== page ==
At 11:22 -0600 29/6/06, Tammy.VanBoening at jeppesen.com wrote:

>Our new editor wants to add the word "and" to such statements - if <blah, 
>blah>, AND then <blah, blah>. Both I and the other writer disagree with the 
>editor on this one - it should be just if/then - no "and."

Boy are you going to have fun with your new editor.

If/then and If/then/else or If/then/eiseif/else have been the constructs in any 
programming language that I can remember working in. 'If/and then' introduces 
an element of confusion, as if the 'and' clause is a second 'if' condition, as 
in 'If A happens and then B, then C happens'. In hardware logic, this is the 
logic of an AND gate, which has the truth table:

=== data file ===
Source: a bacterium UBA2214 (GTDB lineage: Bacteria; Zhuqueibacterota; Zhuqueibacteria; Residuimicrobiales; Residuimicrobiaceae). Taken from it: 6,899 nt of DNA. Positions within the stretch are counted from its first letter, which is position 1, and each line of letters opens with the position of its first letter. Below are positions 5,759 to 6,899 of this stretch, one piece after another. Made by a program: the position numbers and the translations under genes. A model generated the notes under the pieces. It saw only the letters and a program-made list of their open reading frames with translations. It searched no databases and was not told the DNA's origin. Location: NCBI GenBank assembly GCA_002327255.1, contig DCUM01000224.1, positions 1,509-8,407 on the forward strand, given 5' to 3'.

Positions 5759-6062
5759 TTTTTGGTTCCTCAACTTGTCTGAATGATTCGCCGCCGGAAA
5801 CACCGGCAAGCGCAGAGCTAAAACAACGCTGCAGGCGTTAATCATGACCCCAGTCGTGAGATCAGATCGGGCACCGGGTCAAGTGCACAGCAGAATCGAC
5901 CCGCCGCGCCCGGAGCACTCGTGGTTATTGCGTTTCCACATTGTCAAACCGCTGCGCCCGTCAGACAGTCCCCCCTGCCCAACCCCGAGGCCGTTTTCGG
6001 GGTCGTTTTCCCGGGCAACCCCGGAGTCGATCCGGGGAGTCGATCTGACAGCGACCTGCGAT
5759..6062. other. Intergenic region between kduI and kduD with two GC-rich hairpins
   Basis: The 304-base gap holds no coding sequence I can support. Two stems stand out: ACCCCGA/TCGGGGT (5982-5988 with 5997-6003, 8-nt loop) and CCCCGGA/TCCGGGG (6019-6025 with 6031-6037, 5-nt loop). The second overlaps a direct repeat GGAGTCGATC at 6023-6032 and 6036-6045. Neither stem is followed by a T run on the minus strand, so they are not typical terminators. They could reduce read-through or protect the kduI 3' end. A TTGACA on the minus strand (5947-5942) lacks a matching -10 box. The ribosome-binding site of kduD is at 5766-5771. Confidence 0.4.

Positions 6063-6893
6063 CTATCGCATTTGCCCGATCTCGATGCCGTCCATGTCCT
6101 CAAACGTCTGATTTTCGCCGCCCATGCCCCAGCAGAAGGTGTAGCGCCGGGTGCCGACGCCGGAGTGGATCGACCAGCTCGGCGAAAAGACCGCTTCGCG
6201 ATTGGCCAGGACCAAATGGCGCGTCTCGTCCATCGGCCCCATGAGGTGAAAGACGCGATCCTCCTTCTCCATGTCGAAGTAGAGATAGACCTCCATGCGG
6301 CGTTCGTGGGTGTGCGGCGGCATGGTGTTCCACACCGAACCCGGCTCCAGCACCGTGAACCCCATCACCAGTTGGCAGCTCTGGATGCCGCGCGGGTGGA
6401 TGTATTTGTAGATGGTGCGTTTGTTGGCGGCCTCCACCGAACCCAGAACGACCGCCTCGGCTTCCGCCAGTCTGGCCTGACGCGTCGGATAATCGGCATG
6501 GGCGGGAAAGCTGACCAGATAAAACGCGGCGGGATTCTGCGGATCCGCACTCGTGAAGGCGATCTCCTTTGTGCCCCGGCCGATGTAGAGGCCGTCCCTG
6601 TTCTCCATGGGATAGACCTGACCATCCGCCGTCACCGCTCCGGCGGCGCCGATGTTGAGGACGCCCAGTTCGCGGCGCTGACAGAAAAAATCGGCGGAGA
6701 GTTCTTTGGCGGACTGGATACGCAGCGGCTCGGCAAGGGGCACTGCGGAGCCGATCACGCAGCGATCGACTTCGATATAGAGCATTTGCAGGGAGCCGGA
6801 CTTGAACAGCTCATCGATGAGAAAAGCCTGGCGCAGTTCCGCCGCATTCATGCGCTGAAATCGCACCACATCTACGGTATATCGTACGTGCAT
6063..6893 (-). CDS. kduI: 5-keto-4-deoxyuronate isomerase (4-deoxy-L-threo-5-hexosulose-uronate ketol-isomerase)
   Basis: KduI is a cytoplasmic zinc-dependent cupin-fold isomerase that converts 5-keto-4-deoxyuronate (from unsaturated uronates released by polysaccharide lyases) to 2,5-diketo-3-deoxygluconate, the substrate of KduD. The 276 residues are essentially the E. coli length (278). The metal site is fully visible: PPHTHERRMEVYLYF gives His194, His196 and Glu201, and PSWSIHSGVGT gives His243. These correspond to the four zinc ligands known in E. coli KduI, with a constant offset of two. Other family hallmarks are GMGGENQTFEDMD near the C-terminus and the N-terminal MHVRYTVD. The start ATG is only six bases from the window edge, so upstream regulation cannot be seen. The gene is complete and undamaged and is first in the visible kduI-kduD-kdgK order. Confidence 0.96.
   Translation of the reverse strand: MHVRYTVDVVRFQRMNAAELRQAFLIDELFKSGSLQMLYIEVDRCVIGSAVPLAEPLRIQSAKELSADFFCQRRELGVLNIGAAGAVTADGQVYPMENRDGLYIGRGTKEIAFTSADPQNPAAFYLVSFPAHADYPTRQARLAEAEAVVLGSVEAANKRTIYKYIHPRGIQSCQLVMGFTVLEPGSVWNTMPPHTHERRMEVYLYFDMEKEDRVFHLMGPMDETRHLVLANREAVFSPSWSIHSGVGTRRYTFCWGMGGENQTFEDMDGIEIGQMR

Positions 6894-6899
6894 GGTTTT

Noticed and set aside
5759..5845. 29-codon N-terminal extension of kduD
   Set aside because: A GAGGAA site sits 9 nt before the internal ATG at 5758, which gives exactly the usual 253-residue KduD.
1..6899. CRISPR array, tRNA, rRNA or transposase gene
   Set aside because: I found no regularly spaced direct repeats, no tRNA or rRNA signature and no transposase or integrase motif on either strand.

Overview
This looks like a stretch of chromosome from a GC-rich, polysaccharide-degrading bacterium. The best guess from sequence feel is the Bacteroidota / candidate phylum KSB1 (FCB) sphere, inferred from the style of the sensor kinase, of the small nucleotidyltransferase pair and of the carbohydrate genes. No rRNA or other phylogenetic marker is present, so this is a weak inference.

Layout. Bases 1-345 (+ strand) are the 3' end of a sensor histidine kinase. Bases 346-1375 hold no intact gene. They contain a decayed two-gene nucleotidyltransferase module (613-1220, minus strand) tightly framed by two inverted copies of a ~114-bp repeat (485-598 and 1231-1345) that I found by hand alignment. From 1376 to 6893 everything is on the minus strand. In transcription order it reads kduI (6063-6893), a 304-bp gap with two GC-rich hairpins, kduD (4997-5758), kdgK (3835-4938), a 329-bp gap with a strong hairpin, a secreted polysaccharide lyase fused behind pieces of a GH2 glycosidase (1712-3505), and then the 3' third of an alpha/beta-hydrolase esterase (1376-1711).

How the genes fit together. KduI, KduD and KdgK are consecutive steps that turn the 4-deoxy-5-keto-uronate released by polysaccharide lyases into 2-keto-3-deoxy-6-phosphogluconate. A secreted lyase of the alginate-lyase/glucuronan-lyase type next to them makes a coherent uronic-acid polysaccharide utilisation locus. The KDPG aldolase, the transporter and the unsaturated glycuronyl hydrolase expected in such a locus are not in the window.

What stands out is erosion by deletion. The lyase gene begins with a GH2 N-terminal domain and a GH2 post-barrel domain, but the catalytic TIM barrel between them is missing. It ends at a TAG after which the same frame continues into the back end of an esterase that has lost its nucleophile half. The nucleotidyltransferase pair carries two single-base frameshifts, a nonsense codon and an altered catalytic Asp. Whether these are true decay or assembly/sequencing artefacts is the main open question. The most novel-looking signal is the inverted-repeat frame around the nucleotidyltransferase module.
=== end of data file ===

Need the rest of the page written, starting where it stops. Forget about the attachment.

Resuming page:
A       B       Out

0       0       0
0       1       0
1       0       0
1       1       1

In other words, the output is only high if inputs A and B are high. What you 
want is the logic of a Yes gate (I just made that up), i.e. a straight piece of 
wire:

Input   Output

0       0
1       1

I.e. If input high, then output high.

Even more, 'if/and then' introduces a misleading temporal element, as if the 
result only occurs if the second condition occurred after the first.

What's his/her background? Cleanly not electronics or programming. Or editing, 
for that matter.

For references, just use the formal definitions of any high-level programming 
language, plus a good grammar book. If that's not enough, search in the works 
of any of the major professional communicators (Tufte?)
-- 
Steve

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